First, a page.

Howdy, there's no Sheriff of Laughter 💀
"I'm ded", "I'm being attacked", and other metaphors like "💀" are not a replacement for tears of joy but an escalation to connect with others.
I’m a laugh-er. I come from a family of laugh-ers and joke tellers and there's nothing that energizes me more than going to Grandma's house, eating a big dinner with my family and laughing our heads off. I'm a big laugh-er in both meatspace and via chat. My laugh isn't particularly dignified — I sound a bit witch-like and these days I find myself snorting (SNORTING!) watching teevee. Fortunately (?) few people have to suffer through my open-mouthed vulgar guffaws because most of my communications are text based now. I throw in a tee-hee. haha. hahahahahha. alkdjflakjdflakjsflkasldfasldkfjalskdfas. lololololololol. lol on occasion. The classic, 😂 and it’s louder counterpart, 🤣. For those moments when I'm feeling a particular meme or video very deeply, 💀. All of these are valid — I throw them in instinctively, uncontrollably.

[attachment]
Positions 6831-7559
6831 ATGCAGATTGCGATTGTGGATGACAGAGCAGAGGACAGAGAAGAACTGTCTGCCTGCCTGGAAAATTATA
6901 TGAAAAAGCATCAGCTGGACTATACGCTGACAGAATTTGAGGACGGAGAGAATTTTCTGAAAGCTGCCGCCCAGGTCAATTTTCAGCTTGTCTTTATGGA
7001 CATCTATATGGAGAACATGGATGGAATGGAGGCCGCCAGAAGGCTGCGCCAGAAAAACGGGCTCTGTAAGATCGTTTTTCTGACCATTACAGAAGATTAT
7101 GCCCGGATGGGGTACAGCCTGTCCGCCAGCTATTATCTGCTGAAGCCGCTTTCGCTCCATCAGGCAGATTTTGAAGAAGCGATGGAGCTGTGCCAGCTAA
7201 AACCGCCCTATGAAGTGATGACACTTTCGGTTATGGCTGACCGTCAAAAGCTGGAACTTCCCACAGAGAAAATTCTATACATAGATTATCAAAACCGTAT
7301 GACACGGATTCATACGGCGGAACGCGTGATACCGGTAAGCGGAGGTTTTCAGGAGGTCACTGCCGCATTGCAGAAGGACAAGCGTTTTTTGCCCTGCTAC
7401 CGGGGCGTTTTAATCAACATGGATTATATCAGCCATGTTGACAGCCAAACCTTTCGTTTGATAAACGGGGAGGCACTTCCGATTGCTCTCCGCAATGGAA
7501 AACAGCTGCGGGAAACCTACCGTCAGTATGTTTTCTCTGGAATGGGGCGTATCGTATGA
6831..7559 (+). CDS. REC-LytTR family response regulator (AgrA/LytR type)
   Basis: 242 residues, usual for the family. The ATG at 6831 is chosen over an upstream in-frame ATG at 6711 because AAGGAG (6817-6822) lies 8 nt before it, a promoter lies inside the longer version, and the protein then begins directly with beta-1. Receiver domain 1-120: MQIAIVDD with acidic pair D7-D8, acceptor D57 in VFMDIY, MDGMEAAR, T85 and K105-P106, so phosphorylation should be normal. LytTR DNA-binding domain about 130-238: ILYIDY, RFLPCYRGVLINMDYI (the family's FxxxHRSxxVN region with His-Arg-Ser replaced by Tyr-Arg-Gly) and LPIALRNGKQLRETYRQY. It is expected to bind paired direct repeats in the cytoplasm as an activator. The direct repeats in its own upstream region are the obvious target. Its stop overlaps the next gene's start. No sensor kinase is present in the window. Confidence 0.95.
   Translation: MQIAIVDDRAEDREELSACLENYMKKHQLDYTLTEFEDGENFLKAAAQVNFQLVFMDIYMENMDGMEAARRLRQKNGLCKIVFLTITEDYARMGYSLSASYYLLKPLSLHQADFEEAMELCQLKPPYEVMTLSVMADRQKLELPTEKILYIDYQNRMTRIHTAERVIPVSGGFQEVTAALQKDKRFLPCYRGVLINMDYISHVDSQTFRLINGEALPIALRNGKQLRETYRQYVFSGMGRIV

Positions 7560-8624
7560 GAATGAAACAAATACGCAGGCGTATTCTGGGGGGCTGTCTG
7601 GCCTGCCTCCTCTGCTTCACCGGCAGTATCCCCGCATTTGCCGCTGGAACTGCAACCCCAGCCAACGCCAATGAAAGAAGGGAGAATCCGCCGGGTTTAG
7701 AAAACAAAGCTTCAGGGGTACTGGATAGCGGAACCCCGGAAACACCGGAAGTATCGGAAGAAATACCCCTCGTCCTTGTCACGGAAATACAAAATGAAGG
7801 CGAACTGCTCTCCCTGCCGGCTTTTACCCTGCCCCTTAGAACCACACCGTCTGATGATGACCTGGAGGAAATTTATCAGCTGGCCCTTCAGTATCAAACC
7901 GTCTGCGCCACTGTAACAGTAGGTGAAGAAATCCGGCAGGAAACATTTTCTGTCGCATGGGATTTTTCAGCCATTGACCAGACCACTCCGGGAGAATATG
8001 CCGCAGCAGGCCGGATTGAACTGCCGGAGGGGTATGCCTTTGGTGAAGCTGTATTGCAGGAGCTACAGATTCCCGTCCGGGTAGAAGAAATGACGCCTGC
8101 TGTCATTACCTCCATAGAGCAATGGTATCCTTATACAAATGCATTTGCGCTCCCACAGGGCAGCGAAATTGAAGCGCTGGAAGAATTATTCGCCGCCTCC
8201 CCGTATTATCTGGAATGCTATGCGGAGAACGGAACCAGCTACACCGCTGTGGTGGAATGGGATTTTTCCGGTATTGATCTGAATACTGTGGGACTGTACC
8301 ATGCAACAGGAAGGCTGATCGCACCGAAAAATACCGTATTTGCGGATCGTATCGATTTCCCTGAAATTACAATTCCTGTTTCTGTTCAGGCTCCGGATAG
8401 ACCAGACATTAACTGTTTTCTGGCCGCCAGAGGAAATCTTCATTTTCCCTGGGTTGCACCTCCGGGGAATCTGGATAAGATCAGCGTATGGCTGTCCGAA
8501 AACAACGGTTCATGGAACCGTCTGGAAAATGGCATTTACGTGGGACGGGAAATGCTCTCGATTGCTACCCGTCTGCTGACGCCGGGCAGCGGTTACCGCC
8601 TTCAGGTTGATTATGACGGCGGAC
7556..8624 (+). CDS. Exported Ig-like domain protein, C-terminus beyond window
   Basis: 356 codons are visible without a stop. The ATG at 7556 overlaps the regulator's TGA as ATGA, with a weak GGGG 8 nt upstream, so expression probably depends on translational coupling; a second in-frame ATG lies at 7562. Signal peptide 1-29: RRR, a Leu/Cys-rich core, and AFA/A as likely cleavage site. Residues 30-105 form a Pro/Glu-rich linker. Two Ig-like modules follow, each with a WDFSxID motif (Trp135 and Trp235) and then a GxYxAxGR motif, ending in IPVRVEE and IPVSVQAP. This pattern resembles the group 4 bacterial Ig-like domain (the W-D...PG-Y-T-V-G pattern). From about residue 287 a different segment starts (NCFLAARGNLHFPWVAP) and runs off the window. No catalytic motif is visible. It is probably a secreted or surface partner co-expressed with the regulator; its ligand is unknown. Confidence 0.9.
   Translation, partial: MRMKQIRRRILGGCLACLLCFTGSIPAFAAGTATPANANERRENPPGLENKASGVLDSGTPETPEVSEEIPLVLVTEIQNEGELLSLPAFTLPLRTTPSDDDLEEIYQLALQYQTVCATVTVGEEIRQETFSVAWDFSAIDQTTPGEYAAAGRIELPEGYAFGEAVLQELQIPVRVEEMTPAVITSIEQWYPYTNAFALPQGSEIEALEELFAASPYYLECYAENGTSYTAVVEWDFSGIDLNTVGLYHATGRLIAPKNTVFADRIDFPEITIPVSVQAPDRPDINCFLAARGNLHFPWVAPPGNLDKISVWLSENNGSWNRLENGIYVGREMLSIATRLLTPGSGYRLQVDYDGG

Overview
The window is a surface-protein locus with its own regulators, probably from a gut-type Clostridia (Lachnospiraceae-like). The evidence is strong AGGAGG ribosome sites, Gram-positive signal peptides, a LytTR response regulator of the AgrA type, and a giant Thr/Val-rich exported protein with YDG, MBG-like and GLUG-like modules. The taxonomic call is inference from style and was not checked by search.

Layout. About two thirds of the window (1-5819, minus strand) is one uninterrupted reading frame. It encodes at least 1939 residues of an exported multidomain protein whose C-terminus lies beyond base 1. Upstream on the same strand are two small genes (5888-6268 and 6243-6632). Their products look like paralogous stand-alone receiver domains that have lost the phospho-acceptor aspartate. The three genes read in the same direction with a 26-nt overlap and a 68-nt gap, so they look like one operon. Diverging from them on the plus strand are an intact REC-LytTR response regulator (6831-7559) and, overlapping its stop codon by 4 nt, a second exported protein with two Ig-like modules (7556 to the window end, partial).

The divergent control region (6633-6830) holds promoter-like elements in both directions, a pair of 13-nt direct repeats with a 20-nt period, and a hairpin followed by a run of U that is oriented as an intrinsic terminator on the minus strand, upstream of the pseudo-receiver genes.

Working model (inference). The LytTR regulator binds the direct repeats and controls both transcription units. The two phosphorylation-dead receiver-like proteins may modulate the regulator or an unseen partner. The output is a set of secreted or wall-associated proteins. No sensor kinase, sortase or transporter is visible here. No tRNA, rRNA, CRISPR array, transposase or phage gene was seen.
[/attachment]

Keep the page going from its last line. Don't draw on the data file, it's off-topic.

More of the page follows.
Despite a number of ways to express laughter online there appears to be some laughs that are more common than others: two of the top five most frequently used emoji are about laughing: Tears of Joy (😂) and Rolling On The Floor Laughing (🤣) and they represent 13% of ALL emoji use 🤯. (It doesn't hurt that Rolling On The Floor Laughing (🤣) sits next to Tears of Joy on your keyboard 😉)
As for the other "haha” emoji? Well, since they are less emblematic of the concept of laughter they are less frequently used. Each has their very own specific purpose, falling on a spectrum from “teehee" to “Im ded”